Thursday, September 08, 2005
A recent cover
Times have changed, and they keep on changing. When I graduated high school in 19——, none of our business, the big question for me was, of course, "what are your plans for the future." The answer, without hesitation, was commercial art. I had just graduated Tech High, a vocational-technical high school. I spent half of everyday taking classes in my core area of commercial and advertising art. While art students at other high schools were making art and craft type projects with popsicle sticks, we were designing text fonts, laying out magazine covers with type and photos and air brushing outdoor walkway displays. My art plans raised a few skeptical eyebrows. "You can't make a living in art," my dad warned. So, to raise his eyebrows even more, I added computer graphics to my plans. Only because it sounded kinda exotic.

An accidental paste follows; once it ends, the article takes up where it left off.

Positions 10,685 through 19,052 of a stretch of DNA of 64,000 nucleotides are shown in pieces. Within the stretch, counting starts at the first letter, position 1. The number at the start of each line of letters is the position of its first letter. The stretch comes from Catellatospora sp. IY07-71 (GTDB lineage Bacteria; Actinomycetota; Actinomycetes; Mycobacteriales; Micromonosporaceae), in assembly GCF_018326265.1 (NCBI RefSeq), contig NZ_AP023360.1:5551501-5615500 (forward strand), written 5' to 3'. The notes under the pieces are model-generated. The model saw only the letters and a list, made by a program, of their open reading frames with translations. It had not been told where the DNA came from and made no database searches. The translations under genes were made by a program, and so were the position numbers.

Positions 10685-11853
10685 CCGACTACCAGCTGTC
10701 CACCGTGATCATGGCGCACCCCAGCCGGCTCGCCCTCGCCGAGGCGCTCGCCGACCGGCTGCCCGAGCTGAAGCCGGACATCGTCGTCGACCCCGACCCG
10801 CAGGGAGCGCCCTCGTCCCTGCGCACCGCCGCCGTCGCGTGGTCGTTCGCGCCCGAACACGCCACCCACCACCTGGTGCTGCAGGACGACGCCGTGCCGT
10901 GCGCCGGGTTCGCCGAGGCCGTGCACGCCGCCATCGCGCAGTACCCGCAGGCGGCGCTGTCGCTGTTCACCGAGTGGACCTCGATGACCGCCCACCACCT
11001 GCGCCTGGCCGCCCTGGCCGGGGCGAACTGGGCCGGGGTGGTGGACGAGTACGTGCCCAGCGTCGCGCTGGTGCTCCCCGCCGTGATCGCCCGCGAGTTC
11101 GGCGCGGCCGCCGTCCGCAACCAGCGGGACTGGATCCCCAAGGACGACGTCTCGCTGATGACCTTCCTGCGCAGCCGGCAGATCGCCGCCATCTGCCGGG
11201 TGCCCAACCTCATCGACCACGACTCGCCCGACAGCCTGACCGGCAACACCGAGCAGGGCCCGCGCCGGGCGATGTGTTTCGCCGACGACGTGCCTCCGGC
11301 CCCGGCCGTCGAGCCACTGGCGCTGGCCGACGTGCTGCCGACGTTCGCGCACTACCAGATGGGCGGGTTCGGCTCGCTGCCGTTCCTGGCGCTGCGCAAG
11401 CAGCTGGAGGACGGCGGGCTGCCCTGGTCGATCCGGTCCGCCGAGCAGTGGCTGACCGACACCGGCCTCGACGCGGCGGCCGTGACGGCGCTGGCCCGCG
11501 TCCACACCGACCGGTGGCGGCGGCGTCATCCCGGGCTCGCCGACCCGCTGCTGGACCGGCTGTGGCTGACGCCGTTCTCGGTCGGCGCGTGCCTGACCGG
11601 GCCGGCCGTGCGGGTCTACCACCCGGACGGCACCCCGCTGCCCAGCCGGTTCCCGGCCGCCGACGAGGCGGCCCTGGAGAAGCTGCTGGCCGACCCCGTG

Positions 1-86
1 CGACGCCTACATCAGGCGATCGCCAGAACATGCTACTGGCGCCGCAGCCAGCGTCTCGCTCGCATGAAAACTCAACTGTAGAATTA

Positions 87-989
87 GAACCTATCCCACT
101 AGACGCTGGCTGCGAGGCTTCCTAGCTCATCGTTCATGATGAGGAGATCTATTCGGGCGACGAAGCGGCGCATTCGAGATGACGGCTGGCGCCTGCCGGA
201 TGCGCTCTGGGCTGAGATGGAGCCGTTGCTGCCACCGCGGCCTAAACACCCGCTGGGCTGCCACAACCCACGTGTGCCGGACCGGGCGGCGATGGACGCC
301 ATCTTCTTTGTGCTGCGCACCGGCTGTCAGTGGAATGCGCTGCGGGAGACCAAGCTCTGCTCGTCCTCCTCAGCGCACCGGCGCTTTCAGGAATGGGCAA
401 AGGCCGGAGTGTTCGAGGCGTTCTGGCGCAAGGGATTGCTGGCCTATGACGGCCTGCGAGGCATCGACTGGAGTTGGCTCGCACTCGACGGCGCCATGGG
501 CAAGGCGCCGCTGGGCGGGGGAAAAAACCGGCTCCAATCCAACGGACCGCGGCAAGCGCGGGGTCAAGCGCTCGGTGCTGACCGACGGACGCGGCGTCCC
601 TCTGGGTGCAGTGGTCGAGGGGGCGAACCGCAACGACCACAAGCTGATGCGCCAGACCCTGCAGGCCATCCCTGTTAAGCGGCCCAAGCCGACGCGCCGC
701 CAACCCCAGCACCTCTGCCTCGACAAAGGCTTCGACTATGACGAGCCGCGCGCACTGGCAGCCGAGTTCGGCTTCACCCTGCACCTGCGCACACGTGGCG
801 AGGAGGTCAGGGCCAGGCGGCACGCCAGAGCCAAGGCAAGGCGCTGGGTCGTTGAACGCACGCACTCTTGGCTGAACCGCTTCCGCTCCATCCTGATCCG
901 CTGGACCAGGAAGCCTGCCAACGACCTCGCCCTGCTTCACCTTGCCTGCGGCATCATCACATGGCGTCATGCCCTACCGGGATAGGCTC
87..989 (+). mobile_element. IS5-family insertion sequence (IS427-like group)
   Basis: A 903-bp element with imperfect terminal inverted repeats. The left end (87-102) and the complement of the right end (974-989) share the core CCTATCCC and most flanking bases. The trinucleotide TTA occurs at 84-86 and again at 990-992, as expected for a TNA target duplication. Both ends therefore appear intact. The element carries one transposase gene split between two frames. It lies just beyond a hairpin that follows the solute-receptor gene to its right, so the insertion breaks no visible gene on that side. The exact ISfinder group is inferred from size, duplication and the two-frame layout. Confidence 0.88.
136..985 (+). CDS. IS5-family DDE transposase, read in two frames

This was back in the day before anyone could have guessed the direction computers were going to take the field of commercial art. Little did I know that 10 years after I graduated high school, computer graphics would not be so exotic, but the norm.
This is an illustration I created for the Austin American Statesman's NFL preview cover. The story is about how Texas football teams appear to be in a dry spell in regards to making the playoffs. I created this in the outdated Raydream 5. Raydream is a computer program that allows the user to literally build the illustration piece by piece in a virtual art studio. Now, would somebody tell my bosses that the world has moved on and Raydream does not even exist any more. Upgrade!